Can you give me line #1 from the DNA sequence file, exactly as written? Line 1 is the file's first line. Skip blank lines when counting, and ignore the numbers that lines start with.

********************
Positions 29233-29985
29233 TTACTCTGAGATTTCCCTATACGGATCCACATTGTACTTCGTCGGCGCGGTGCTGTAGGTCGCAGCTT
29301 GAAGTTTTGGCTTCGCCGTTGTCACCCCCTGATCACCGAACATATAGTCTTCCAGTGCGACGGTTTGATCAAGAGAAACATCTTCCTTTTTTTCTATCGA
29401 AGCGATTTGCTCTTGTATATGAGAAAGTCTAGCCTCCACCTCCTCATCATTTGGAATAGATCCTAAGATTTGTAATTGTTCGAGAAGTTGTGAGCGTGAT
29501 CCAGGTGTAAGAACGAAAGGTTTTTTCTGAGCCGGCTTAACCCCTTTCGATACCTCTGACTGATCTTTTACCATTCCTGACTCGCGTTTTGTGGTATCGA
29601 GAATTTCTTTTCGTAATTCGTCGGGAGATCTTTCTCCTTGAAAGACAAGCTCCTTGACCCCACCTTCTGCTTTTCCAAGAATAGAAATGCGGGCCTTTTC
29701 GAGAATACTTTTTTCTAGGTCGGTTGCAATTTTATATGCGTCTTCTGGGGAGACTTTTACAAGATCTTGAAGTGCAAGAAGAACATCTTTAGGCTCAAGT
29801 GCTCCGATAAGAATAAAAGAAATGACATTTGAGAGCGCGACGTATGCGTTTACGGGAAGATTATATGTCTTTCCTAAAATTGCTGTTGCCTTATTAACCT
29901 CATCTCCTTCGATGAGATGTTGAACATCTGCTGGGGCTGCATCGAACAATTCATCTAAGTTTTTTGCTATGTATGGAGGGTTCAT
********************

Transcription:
Positions 29233-29985